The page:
Abu Dhabi Sultan Abdullah Al Marzouqi's alarm at the large number of priceless historical manuscripts in various stages of decay spurred him to stop them from being lost forever.
"I saw thousands of documents, books, manuscripts and even Qurans, from different centuries placed in rooms that are not equipped properly to preserve their fragile conditions. As a result, many have faded, have torn pages or have become so fragmented that it is impossible to restore them," said Al Marzouqi, the founder of the House of the Arabic Manuscript. He spoke to Gulf News during the 22nd Abu Dhabi International Book Fair which concludes on Monday at the Abu Dhabi National Exhibition Centre.
The non-profit centre, which was established in Al Ain a year ago, has already amassed a huge collection of ancient documents, some of which are more than 800 years old.
"People used goat milk, coal and glue to make their ink, which is why most of these books have lasted this long… also to create the typeface, people would carve the words into large rock slabs before the paper and ink were placed on them," Saeed Bin Bella, one of the researchers at the centre, said.
"It was a strenuous activity, sometimes taking up to two years before they are completed… so it would be tragic to let all these efforts go to waste," he added.
As part of their mission, members from the centre travel to countries in the region and beyond, searching for places that have such manuscripts, often finding that they had not only been stored haphazardly, but were destroyed.
"Once, we visited a centre in Africa and discovered that they had placed these important, historical texts in a room that was exposed to the sun and then one day, it rained and the ink in the books began to run. We brought them back and are now restoring them as much as possible," Abdullah Bilal, another researcher and preservationist at the centre, said.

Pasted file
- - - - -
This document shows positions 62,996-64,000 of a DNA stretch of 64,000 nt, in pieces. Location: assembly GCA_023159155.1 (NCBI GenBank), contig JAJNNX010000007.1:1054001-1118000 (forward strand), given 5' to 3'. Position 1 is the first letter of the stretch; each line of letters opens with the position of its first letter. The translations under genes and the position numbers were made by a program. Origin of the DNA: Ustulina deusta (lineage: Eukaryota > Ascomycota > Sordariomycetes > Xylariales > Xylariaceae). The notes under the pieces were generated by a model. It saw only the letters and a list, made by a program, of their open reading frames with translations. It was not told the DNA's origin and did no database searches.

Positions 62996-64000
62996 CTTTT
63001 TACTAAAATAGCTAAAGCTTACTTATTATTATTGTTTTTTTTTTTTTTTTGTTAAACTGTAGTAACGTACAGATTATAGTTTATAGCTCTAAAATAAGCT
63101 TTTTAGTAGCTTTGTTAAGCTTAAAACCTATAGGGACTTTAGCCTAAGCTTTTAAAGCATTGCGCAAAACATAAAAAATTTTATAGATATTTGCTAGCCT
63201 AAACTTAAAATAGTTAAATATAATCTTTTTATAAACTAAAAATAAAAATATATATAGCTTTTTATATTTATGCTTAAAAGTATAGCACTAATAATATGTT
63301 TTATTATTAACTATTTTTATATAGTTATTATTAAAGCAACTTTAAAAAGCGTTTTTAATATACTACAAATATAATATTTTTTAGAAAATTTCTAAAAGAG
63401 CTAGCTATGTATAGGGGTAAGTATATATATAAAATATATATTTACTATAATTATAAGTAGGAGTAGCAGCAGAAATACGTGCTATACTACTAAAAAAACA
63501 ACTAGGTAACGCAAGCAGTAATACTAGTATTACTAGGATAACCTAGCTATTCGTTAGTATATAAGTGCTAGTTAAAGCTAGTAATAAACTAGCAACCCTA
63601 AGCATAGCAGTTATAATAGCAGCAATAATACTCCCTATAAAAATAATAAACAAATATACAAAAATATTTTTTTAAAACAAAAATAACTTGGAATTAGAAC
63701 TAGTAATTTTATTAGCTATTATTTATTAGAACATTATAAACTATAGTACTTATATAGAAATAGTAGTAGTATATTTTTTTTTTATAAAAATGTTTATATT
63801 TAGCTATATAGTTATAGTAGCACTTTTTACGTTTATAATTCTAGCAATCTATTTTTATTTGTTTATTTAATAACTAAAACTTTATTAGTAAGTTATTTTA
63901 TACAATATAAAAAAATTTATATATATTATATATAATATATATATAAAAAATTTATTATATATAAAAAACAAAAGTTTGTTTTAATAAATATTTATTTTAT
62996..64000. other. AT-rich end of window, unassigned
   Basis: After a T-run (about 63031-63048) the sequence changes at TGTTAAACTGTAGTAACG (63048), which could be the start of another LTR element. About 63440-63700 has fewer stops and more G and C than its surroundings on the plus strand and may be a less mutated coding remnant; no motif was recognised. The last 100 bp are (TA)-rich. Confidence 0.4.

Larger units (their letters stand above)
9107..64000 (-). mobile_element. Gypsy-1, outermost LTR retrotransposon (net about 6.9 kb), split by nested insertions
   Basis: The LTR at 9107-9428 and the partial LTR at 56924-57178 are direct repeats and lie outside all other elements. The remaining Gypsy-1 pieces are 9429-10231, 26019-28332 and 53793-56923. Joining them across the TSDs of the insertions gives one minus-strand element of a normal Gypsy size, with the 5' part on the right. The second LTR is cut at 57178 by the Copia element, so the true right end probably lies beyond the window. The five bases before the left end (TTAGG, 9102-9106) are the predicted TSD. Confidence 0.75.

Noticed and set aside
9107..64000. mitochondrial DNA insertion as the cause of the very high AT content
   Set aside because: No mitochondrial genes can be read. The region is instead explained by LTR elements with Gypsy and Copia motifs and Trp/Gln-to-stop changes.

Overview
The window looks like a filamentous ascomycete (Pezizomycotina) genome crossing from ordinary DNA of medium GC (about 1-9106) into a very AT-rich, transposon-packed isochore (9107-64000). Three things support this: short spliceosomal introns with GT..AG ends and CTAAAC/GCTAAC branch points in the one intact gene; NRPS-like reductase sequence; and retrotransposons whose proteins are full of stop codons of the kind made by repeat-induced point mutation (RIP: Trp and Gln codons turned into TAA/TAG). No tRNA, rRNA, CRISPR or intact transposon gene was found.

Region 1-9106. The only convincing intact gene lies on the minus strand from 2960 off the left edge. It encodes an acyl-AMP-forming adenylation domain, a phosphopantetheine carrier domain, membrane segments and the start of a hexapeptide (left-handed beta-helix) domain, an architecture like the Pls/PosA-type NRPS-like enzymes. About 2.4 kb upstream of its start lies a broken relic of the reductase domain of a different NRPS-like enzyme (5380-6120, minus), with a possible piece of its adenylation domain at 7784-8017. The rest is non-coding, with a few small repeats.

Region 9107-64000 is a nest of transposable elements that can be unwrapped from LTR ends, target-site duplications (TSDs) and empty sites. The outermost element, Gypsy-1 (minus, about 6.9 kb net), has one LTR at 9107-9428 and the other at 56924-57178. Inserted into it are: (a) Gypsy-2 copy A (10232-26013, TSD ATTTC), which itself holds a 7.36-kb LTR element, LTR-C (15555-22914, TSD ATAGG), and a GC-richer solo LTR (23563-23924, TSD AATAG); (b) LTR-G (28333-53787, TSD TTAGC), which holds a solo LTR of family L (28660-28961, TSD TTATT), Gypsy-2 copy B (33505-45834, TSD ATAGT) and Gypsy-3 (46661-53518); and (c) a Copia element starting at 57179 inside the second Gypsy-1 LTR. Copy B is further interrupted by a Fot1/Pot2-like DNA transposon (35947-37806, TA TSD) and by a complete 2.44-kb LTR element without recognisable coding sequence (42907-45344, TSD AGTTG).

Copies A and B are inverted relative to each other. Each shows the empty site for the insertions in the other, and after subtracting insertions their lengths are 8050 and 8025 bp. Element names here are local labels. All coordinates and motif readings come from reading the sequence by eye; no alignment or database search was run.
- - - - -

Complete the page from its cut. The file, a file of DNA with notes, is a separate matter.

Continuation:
"Sometimes we visit private individuals, other times it is organisations… some donate their documents to us immediately but in some cases, we had to purchase them to bring them back to the centre," he added.
As part of its objective, the centre not only restores and preserves these documents but also converts them into printed books, CDs and other formats.
"So far, we have converted 18 manuscripts into printed books with 3,000 copies of each being distributed to various organisations… we want to raise as much awareness about the rich information contained in these documents so are planning to make almost everything available to the public," said Bin Bella.
While the centre is currently based in Al Ain due to its ideal weather conditions for preservation, Al Marzouqi said as it grows, he plans to relocate it to the capital.
"My goal is to make the emirate of Abu Dhabi the home of one of the largest manuscript libraries in the world where experts, organisations and even members of the public can come and explore what we have to offer," he said.
"In the end, I want to make sure that I have done everything I could to preserve Islam's rich history and culture," he said.
What Abu Dhabi International Book Fair
When Wednesday, March 28 - Monday, April 2
Where Abu Dhabi National Exhibition Centre
Timings: The fair will open daily from 9am to 10pm, except for Friday when it will be open from 4pm to 10pm